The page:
EDINBURG — The three candidates vying for central McAllen’s District 5 commission seat generally agreed on questions about public safety, technology improvements and property taxes at a forum hosted by McAllen High School students Thursday night.
In the last public forum for District 4 candidates Joe Califa, a retired city planner, and Tania Ramirez, an attorney, only Califa showed up. That attendance followed a trend set by Ramirez, marking the second consecutive public forum she decided not to attend. Event organizers on Thursday said Ramirez cited a family event for her absence.
The two candidates are fighting to replace longtime commissioner Aida Ramirez, who has represented southwest McAllen for the last 18 years. Califa assailed the current commissioner multiple times on Thursday, saying there has been “a lack of leadership” in the district, which has been “neglected over the last 18 years.”
In the District 5 race, commissioner John Ingram rattled off various improvements the city has made since he joined the commission in 2005, including the growth of Quinta Mazatlan, a low crime rate, the construction of the Convention Center, Performing Arts Center and a new Fire Station No. 2.
Mark Murray, a South Texas College professor, took a different approach to discussing the fire station at the corner of Harvey Avenue and Main Street.
“I’m the only candidate that block-walked in December to collect 250 signatures to save Fire Station No. 2,” Murray said. City officials at the time discussed possibilities of moving the fire station, but ultimately the officials didn’t find a better location and were never close to moving it elsewhere.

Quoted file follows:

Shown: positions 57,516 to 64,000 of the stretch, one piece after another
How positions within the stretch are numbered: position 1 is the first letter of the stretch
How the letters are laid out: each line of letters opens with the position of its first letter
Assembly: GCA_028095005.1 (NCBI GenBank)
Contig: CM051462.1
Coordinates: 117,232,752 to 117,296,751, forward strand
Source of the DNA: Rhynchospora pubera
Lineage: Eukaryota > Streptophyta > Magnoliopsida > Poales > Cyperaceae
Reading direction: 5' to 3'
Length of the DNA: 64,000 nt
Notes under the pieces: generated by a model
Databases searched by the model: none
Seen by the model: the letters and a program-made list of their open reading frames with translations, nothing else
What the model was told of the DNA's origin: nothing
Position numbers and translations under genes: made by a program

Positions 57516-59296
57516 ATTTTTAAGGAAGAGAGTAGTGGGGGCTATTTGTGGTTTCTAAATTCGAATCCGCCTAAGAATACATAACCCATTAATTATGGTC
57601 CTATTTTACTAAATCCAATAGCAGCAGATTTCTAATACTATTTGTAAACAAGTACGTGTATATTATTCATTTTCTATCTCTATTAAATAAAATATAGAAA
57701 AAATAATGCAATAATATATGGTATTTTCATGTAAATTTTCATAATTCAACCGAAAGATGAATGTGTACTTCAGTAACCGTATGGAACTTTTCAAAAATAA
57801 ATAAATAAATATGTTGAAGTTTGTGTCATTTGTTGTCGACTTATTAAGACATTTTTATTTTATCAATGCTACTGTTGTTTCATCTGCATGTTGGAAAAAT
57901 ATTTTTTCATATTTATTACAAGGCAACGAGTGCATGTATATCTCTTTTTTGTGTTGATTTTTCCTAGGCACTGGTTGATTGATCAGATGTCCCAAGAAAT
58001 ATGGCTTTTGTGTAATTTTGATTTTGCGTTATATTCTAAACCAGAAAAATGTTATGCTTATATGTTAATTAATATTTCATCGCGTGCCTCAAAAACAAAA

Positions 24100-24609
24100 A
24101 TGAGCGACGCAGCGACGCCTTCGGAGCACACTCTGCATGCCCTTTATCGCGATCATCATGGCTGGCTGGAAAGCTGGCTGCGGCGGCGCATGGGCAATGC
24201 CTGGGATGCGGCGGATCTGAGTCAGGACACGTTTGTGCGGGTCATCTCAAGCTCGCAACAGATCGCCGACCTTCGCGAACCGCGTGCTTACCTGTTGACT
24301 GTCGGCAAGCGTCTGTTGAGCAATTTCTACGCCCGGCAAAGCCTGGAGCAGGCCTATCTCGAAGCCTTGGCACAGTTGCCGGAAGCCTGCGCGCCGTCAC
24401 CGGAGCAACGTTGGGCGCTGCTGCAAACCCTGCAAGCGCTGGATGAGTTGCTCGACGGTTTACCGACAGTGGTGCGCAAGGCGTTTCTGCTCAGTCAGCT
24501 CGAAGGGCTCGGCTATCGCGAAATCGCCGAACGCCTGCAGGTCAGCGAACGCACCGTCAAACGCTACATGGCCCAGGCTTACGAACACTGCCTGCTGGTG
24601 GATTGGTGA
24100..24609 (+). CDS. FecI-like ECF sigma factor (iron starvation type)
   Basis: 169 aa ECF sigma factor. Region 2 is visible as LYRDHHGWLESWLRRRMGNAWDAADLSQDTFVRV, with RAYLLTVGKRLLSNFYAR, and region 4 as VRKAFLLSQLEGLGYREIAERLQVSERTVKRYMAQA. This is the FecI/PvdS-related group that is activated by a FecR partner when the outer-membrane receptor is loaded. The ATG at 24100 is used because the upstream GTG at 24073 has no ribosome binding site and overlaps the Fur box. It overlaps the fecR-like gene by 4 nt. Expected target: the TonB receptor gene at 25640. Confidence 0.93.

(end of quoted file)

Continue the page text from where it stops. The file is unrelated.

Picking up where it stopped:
The third candidate in the race, Victor “Seby” Haddad, a banker and a businessman, did not engage in the fire station debate. He circled back multiple times to spurring more business growth in McAllen, one of the prominent parts of his campaign platform. When a question was asked about a possible border shutdown from President Trump, Haddad, like Murray and Califa, criticized the idea.
“We not only have to draw dollars from across the border, but we have to draw dollars from surrounding cities,” Haddad said.
The question was about how McAllen would fair if Trump were to shut down the border. Ingram talked about diversifying revenue streams in the city, something he and fellow commissioners have placed an emphasis on in recent years as the city has not wanted to be overly reliant on sales tax revenues, which have been an economic driver for decades. Ingram said the city should continue to focus on biomedical research, an initiative the city has already launched in collaboration with the University of Texas Rio Grande Valley School of Medicine, and to recruit technology jobs, which pay well.
Along the lines of technology, Murray, when asked, said “geolocation is important, especially for our first responders. We can use technology to better respond quickly.” Murray, along with Haddad and Ingram, generally agreed on the question of technology advancements in the city, so long as the city is not taken advantage of by large tech companies.
All the candidates also agreed when asked about property tax legislation in the State Legislature right now, perhaps the biggest debate in Austin this legislative session. The legislation, which is still under debate among lawmakers, calls for capping how much cities can collect from property taxes. The state’s top leaders have argued that the result of this legislation would leave property owners less financially restricted with property taxes.
Cities across the state, including McAllen Mayor Jim Darling, who was in attendance on Thursday, have lambasted the legislation. The candidates did, too.
“The state government is basically removing local power and applying a one-size fits all for all of Texas,” Haddad said.
“I am not in favor of revenue caps,” Ingram said.
“It would cause another economic problem for us,” Murray said.
Early voting for the May 4 election begins on Monday, April 22.